Ayodhya: Both Muslim and Hindu religious leaders are talking about downplaying the anniversary of the demolition of the Babri mosque, now that the Supreme Court has pronounced its verdict on the Ayodhya dispute.

While the police are taking no chances – an official said the security arrangement in the temple town are similar to those ahead of the SC judgment day – religious organisations have assured that the December 6 anniversary will be low key.

While right-wing Hindu organisations earlier “celebrated” the day when a mob pulled down the structure on the disputed site, some Muslim groups mourned it. This time, although the AIMPLB said “a day of sorrow” would be observed, it added that “it is up to the individuals”.

The Vishwa Hindu Parishad has too decided against observing the 27th anniversary of the demolition as “Shaurya Diwas”. “Yaum-e-gham (day of sorrow) will be observed, wherever it was observed last year.

And, it is up to individuals to observe it or not,” senior AIMPLB office-bearer Zafaryab Jilani said. VHP spokesman Sharad Sharma said, “There will be no public function. People may light earthen lamps in various temples. Seers are also of the view that truth has triumphed so there is no relevance of the celebrations.”

On November 30, Ram Janmabhoomi Nyas chief Mahant Nritya Gopal Das too had appealed against observing “Shaurya Diwas”, saying there was no relevance left for it after the apex court verdict. Maulana Shafique Alam of Terhi Bazaar Masjid, which is in close proximity to the Ramjanmabhoomi, on Thursday said Friday prayers would be held in the mosque at 1 pm.

“Around 150-200 Muslims are likely to attend it,” he said. Recalling developments on November 8, a day before the apex court gave its verdict, Shafique Alam said, “There are around 40-50 Muslim families in this area, of which 30 had sent their womenfolk to other places. Some financially well-off people too shifted ahead of the Supreme Court judgment.”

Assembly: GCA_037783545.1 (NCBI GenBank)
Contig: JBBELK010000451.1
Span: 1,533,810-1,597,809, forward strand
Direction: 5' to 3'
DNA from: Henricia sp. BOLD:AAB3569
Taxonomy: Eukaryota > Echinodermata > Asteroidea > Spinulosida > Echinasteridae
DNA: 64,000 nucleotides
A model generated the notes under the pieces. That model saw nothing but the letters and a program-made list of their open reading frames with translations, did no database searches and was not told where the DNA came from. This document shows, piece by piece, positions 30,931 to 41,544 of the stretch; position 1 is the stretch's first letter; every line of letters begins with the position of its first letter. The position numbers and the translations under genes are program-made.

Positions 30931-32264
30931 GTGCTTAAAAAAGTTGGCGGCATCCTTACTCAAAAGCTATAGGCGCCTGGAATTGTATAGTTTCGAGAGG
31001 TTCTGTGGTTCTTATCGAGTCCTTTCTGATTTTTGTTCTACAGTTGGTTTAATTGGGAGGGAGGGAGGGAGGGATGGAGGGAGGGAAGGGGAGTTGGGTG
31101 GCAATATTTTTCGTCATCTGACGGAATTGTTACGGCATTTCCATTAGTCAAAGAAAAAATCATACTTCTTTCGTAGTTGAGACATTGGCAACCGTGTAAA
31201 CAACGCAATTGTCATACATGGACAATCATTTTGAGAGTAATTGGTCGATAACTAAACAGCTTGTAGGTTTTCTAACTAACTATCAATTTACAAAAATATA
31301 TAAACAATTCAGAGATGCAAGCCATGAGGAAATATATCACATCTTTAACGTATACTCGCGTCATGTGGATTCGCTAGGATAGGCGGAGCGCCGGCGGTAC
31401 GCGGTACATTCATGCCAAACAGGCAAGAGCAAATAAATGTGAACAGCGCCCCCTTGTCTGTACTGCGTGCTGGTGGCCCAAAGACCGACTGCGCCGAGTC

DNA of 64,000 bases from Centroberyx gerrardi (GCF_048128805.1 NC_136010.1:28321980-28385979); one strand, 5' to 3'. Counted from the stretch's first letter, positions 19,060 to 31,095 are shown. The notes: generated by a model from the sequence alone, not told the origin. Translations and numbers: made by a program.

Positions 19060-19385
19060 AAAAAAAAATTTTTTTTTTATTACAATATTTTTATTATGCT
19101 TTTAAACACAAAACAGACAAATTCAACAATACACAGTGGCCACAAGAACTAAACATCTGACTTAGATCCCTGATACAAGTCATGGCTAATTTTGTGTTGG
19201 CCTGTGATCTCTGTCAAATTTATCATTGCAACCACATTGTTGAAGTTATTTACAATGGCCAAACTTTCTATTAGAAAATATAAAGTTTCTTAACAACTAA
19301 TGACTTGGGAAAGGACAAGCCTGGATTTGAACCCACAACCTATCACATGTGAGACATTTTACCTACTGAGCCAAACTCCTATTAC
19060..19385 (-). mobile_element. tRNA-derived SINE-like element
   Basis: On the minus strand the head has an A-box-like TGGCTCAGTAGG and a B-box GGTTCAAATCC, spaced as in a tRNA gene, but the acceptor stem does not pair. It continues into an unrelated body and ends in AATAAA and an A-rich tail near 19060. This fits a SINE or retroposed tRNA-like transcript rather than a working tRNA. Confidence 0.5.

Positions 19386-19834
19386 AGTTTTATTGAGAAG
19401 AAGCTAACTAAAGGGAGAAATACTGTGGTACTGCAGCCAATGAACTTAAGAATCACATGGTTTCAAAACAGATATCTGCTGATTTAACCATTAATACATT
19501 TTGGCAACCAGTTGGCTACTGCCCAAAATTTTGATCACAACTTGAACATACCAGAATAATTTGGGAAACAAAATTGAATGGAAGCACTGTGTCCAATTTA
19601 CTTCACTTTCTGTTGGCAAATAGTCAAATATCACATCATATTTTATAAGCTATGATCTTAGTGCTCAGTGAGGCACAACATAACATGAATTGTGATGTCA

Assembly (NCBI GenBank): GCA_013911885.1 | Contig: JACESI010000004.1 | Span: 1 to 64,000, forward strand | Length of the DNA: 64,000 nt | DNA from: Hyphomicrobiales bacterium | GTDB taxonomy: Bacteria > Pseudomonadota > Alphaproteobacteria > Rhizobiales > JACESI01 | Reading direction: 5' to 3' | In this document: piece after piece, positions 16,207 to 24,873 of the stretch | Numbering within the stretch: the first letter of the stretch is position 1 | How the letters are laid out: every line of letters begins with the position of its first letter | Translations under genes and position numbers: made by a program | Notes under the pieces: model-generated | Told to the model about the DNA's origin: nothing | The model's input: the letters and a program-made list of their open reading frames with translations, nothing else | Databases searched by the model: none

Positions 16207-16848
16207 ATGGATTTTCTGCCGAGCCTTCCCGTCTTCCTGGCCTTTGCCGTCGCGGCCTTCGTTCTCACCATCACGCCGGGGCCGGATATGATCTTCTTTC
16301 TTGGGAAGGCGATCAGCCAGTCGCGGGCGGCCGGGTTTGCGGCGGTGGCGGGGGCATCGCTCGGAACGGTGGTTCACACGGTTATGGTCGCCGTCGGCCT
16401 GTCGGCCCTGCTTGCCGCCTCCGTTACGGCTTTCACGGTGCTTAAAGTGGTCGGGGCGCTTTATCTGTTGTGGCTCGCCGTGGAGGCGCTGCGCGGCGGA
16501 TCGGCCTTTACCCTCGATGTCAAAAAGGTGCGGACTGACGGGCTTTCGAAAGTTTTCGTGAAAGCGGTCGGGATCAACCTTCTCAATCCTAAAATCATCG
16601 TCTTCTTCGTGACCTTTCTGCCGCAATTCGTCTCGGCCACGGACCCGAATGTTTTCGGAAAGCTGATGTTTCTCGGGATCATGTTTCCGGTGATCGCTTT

“Most of them returned after November 14. There were no clashes, but people were feeling sad over the judgment. I too had gone to my native place in Bihar’s Gaya and returned on November 19,” he said, adding that police were very helpful. He, however, blamed “outsiders” for vitiating the atmosphere of Ayodhya, saying his Hindu neighbours were very nice.

“Even during marriage or any other celebrations in their households, they switch off the music system during namaaz,” he said.

Meanwhile, security is tight in the temple town with a senior Uttar Pradesh Police official saying the arrangements are similar to the plan they had devised for November 9, the day the apex court pronounced verdict on the Ramjanmabhoomi-Babri Masjid land dispute.

“The security plan for December 6 will be a continuation of the plan we had devised for November 9,” Additional Director General of Police (Law and Order) PV Ramasastry told PTI, adding that the precautions taken by them were the same they had adopted on the judgment day.

Ayodhya SSP Ashish Tiwari said the entire district had been divided into four zones, 10 sectors and 14 sub-sectors. “As many as 78 sand bag posts have been established with armed policemen posted there. Barriers have been put in place to control traffic. As many as 269 police pickets have been set up in sensitive areas,” Tiwari said.

The SSP added that 305 troublemakers had been identified and action was being initiated against them. Apart from this, nine quick response teams have been deployed. “To combat any emergency situation, five arresting parties have been formed in addition to 10 temporary jails,” he said, adding that anti-sabotage teams were checking hotels, dharamshalas and other public places. He said people had been appealed to immediately inform police about any suspicious activity or people. The public had also been asked not to fall prey to any rumour mongering and maintain harmony, he said.

“Stress has been laid on confidence-building measures,” the SSP said, adding that they had contacted saints, traders and academics in this regards.
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